It seems that the more interesting space gets and the bigger our ambitions get, the farther away we are from just reaching the baseline level of what we want. That is, being able to live in or regularly travel to and from space. The environment humans live in isn’t one that, as far as we know, naturally lives anywhere else in our solar system though, so it must be simulated, which will take a lot of time.
Making space livable is an ambitious process that we’re still a ways away from — and rightfully so! Though aerospace scientists have big plans and are working hard toward their goals, the government has only gotten seriously involved relatively recently. In addition, some previous efforts to forray further into space have tragically failed, resulting in a loss of human lives and calls for more caution. So we must proceed as such, and meet the following human necessities.
Let’s get real, people are already tired of settling down on this planet. Millennial home-buying trends themselves are changing quickly with new obsessions with tiny homes and alternative housing and less focus on long-term real estate purchases. If these trends stick around, then space technology and exploration has it’s perfect time to shine. The next generation may be able to take steps further and start pushing for homes outside of this stratosphere.
But first we need to have the actual ability to survive there longterm. Currently, NASA is working on and testing new designs for homes, applications, and living quarters in space. In their Space Settlements: A Design Study of 1977, the necessities were addressed and we’re still trying to get them covered. Aside from the resources (listed below), atmosphere, pseudogravity, and proper size of facilities are the first things necessary for living out life long term in space. And that’s without including the cost of it all. After all, our bodies have adapted and evolved to survive on Earth. They’re not prepared for a place where the very air we breathe is missing. This is of first importance.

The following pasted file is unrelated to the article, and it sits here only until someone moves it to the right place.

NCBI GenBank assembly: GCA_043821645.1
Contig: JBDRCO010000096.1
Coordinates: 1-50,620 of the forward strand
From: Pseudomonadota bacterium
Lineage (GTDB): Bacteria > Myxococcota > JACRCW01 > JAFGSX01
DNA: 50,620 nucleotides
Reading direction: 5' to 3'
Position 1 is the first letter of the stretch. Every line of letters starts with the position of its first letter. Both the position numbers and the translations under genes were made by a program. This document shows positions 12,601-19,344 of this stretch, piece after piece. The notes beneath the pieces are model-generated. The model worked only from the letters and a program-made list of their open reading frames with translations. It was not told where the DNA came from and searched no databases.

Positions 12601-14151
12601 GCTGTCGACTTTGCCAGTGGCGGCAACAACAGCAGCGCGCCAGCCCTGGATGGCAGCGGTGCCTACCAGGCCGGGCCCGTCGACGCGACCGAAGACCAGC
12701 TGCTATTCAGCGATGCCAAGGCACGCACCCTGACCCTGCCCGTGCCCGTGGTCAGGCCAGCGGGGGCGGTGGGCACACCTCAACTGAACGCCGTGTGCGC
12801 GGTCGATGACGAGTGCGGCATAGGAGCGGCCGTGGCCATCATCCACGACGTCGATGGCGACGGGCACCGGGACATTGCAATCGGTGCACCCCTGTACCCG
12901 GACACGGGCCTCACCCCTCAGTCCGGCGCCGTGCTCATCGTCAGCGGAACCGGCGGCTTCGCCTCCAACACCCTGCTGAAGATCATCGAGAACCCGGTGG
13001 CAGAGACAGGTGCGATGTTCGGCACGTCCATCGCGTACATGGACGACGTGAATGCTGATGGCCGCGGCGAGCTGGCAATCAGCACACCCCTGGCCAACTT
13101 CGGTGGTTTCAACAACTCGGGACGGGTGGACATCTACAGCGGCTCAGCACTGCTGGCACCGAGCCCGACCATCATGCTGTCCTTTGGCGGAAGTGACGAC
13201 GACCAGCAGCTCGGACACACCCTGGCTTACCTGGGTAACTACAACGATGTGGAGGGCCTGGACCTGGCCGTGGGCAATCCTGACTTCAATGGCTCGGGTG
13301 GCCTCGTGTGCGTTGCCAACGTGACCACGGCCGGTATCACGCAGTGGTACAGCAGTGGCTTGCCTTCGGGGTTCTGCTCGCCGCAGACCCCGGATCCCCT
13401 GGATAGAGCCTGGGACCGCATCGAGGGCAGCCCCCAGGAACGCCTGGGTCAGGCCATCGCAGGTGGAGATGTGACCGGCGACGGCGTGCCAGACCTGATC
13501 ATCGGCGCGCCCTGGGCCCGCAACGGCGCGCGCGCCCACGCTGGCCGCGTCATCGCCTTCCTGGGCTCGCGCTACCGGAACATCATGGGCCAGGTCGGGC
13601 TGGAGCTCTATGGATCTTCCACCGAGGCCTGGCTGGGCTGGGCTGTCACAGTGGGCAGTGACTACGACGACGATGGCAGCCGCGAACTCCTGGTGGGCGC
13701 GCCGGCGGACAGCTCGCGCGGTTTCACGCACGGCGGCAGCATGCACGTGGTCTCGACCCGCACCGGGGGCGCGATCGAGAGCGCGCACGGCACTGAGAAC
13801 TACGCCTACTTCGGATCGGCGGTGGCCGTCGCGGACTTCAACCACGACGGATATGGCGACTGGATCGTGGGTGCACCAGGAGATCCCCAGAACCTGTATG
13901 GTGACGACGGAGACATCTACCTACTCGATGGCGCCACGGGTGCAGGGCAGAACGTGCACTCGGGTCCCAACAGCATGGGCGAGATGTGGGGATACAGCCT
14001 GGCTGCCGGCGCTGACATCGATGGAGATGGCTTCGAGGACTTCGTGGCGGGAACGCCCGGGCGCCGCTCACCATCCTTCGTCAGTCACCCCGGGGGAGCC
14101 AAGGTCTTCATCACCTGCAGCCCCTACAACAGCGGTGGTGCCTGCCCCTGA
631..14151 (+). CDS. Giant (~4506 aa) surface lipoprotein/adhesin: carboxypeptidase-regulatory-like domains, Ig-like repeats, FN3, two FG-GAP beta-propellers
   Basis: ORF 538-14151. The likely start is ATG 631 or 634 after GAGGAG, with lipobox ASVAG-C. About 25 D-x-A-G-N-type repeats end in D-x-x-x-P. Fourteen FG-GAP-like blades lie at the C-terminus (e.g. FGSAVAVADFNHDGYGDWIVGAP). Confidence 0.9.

Natural resources — like food, water, energy, are needed in excess for humans to survive. True, we’ve found water on Mars and other planets. But we would need to adapt the technology we’ve been using to battle our current water crises in order to supply it to people living there. What is up there, as far as we know, will not cut it.
Our technology is catching up though. It appears as though we should be able to grow food with what science has brought us. Yes, everything from fruit and vegetables to marijuana will be able to be grown in space. The technology we’re developing currently will make the right kind of sterilized growing rooms possible in places where specifics of the atmosphere would otherwise prevent it. However, keep in mind that natural resources depend on each other. Without one, you often can’t utilize the others. The system of natural processes that we have on Earth needs to be forged for us to live outside of it.
Finally, let’s talk travel. Forget affordable, let’s just talk about dependability! There have been several bad outcomes of shuttle explorations. Most of us know about the Challenger in January of 1986, a spaceship that exploded nearly as soon as it got off the ground, claiming the lives of seven astronauts. This isn’t the only case of a spaceship fatality, though it is the most infamous.
Cases like the Challenger have led some to ask if space travel will ever be safe. One can only guess, but until living spaces and resources are available, it won’t matter for the general person anyhow. Still, many of us hope that we’re only a few hundred years out. Some believe we’re closer than that and some believe that it will never happen, but only time will tell if our future relatives will spend substantial time growing away from this planet.
So, now we’ll ask you: what do you think life after Earth will be like if we reach it? And if so, when do you think we’ll get there? What’s the biggest thing holding us back? We’d love to get your thoughts, so feel free to leave them in the comments below!
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